On Wednesday, Macomb County Circuit Court entered a final order prohibiting an Eastpointe judge from jailing poor defendants without first holding a hearing to assess indigency and prove that a person "willingly" chose not to pay.
"We’re elated about the court’s order because it upholds a basic principle of fairness in our nation — that nobody should be jailed just because he or she is too poor to pay fines, fees and costs," ACLU of Michigan legal director Michael J. Steinberg said in a statement. "We are relieved to know that defendants in Eastpointe no longer have to worry about landing in what amounts to illegal debtors’ prisons."
The ACLU filed a lawsuit in July asking the circuit court to take "superintending control" over the 38th District Court in Eastpointe, where an unconstitutional "pay or stay" sentencing pattern emerged. The suit was filed in response to practices employed by Judge Carl F. Gerds III, who court witnesses say regularly sentenced people who couldn't afford their court fines without determining the reason for the nonpayment first. This clearly flouts federal law, considering in 1983 the U.S. Supreme Court banned debtors prisons when it ruled that courts could not jail a person simply for being unable to pay.
The High Court decision mandated that judges must hold indigency hearings prior to sentencing, and if a person couldn't pay, judges should give them the option of other forms of sentencing, such as community service. Unfortunately, these hearings are rare nationally and locally — as was the case in Judge Gerds' court room.
One particularly egregious case that he handled dealt with Eastpointe resident Donna Anderson, who "was facing jail time because she could not afford to pay a $455 fine related to a minor dog-ordinance infraction," according to the ACLU.
Anderson's ACLU attorneys Dan Korobkin and Miriam Aukerman argued in court that the system being perpetuated by Judge Gerds was creating a "two-tier system of justice" where those who could pay court fees immediately were free to go and those who were poor found themselves behind bars.
Eastpointe, of course, is not the only court that engages in the "pay or stay" system. In September, the arrangement was highlighted after David Stojcevski, a Macomb County resident, was found dead in his jail cell
17 days into a 30-day sentence.
While Stojcevski's death — a reaction to drug withdrawal — raised questions about deaths in police custody, it also highlighted the perverse "pay or stay" routine. In Stojcevski's case, the Roseville native owed a $772 fine stemming from two outstanding traffic tickets.
Similar to Anderson, Stojcevski was indigent and unable to pay the fines. This, however, was never considered when Roseville District Judge Joseph Boedeker sentenced him.
“As disturbing as Mr. Stojcevski’s maltreatment was, we are also saddened and outraged by the fact that he was thrown in jail for no other reason than he was too poor to pay a fine,” Aukerman wrote in an October letter asking Department of Justice officials to investigate not only the fatality but the “pay-or-stay" system that sent Stojcevski to jail. "The Constitution deems these ‘pay-or-stay’ practices unlawful, meaning Mr. Stojcevski died needlessly in an illegal debtors’ prison."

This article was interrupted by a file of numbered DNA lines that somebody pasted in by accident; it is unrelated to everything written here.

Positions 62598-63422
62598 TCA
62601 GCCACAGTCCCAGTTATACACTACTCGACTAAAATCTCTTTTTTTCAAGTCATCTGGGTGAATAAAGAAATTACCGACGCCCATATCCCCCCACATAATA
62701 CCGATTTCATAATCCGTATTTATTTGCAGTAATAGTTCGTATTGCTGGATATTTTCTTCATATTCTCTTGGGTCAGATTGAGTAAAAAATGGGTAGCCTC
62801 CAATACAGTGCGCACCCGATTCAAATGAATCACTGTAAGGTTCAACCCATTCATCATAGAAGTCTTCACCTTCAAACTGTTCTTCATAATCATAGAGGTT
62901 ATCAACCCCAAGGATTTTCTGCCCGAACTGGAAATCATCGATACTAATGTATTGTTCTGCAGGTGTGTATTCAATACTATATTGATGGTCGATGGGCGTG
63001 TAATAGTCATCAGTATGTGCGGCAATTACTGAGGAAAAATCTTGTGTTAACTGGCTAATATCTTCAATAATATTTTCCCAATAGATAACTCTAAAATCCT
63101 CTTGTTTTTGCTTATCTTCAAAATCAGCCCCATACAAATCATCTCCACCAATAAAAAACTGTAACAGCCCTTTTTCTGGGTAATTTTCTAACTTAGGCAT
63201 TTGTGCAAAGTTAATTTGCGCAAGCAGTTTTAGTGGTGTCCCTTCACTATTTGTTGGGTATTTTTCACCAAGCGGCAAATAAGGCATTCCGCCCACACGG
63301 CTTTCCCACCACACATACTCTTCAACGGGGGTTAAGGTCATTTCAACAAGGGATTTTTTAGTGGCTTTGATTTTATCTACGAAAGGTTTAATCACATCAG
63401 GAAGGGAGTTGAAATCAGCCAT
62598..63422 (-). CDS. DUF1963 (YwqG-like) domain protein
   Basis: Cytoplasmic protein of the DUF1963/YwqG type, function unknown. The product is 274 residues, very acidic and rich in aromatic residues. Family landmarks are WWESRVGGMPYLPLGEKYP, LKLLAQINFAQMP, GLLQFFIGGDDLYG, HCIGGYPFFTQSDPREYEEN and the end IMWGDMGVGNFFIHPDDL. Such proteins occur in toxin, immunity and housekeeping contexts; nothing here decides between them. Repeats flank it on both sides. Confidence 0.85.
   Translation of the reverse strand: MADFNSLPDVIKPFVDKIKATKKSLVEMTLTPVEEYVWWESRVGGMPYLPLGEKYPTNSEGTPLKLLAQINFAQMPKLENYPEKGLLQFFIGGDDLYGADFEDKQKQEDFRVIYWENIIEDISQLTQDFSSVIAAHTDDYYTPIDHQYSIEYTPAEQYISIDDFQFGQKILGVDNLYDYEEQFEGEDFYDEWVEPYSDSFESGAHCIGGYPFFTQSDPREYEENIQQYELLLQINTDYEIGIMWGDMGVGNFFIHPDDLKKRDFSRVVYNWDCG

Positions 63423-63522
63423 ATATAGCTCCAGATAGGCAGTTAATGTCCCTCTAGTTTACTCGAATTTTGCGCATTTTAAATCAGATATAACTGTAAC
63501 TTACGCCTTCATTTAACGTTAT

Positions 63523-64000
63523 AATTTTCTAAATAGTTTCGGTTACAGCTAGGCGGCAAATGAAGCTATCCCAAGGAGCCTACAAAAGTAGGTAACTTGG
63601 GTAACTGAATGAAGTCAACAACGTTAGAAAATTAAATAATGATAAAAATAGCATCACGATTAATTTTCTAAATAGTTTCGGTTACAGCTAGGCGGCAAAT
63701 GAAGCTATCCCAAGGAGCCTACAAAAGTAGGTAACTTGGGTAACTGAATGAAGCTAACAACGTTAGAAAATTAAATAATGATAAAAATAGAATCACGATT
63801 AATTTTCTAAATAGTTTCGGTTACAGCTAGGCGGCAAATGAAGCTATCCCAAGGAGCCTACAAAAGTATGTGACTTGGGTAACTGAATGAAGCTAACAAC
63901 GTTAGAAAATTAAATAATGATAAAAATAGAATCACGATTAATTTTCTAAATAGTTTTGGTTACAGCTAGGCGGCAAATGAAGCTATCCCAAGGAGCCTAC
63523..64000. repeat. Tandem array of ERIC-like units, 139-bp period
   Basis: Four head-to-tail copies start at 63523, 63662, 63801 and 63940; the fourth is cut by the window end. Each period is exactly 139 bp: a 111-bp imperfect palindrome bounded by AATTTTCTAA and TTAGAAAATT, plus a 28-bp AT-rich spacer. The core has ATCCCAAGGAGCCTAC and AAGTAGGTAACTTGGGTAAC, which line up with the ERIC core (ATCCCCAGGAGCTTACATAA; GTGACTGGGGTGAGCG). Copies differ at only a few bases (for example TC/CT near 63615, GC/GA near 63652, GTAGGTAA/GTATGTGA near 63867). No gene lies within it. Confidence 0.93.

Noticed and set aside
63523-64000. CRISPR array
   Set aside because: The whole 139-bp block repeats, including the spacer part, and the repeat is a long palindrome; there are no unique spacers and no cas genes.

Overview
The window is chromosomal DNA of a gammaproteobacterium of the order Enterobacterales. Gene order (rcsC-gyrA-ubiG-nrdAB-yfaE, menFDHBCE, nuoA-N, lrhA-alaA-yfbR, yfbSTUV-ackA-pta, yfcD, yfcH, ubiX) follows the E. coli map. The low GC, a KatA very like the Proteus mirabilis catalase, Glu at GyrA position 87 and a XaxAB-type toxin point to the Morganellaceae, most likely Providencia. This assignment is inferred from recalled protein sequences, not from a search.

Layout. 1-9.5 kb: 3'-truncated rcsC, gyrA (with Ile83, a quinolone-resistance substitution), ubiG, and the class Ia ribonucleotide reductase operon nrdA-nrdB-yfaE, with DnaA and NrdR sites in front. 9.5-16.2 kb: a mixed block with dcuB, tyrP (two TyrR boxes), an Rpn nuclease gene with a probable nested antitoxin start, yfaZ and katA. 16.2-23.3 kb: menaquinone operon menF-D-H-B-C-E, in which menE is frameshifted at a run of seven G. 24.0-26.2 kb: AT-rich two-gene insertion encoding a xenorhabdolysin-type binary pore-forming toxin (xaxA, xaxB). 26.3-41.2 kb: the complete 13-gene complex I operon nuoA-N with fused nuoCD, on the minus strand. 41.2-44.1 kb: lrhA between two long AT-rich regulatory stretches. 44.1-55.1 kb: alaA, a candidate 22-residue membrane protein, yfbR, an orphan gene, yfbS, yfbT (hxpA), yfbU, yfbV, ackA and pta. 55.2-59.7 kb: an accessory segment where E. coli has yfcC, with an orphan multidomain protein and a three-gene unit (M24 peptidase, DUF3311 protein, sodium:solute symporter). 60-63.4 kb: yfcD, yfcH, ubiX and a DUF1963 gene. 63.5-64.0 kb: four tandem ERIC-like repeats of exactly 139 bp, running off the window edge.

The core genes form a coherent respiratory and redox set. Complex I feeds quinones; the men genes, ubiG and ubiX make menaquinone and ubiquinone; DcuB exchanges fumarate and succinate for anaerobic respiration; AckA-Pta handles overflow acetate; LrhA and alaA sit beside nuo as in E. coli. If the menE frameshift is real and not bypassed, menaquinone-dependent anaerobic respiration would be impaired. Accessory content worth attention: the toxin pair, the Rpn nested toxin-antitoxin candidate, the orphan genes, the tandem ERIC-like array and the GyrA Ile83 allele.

The practice isn't only accused of creating a two-tiered system, but it maintains a cycle of poverty that is nearly impossible to escape.
At a University of Michigan Law School Symposium in February called "Innocent Until Proven Poor," Jonathan A. Smith, an associate dean at the University of the District of Columbia, spoke about the "cascade of horribles" that occurs when poor people get sucked into a legal system that allows "pay or stay" practices to thrive.
"You get a traffic ticket you can’t pay, then there’s a warrant for your arrest, you might lose your license, then you get a more serious offense because you’re now driving without a license because you got to work. At one point you may spend time in jail, lose your job, lose your apartment — I’ve even had people who’ve lost their kids for things as small as a traffic ticket that they couldn’t pay," says Smith, who contends that it’s not that people are unable or unwilling to obey the law, but rather are tangled up in it as fees and penalties accrue.
While the circuit court's decision is a step in the right direction, the ACLU hopes to see systemic change of the judicial system on a broader level. The organization is pushing for the Michigan Supreme Court to adopt a series of reforms that would specifically prohibit judges from lapsing into the "pay or stay" pattern.
Of course, while reforms are appreciated and it will be good for judges to be reminded of their obligations to hold indigency hearings, the reality is this is technically already required based on the Supreme Court's decision. Combating the bigger issues of the pay-or-stay vacuum rests with how the judicial system is financially supported.
"A lot of these courts have turned into really important sources of revenue for local governments. They don't want to have to raise that money by raising taxes, because people don't like higher taxes," Human Rights Watch's Chris Albin-Lackey told me last year when I reported on similar issues
in Georgia for Mother Jones. "And so there is a really powerful and perverse incentive for public officials, and even judges, to not ask too many questions about whether they're really doing right by people when the courts are squeezing money out of them."
Michigan is one step closer to ending a perverse judicial practice that regularly jails individuals who are unable to pay court fines and fees for offenses as minor as a traffic violation.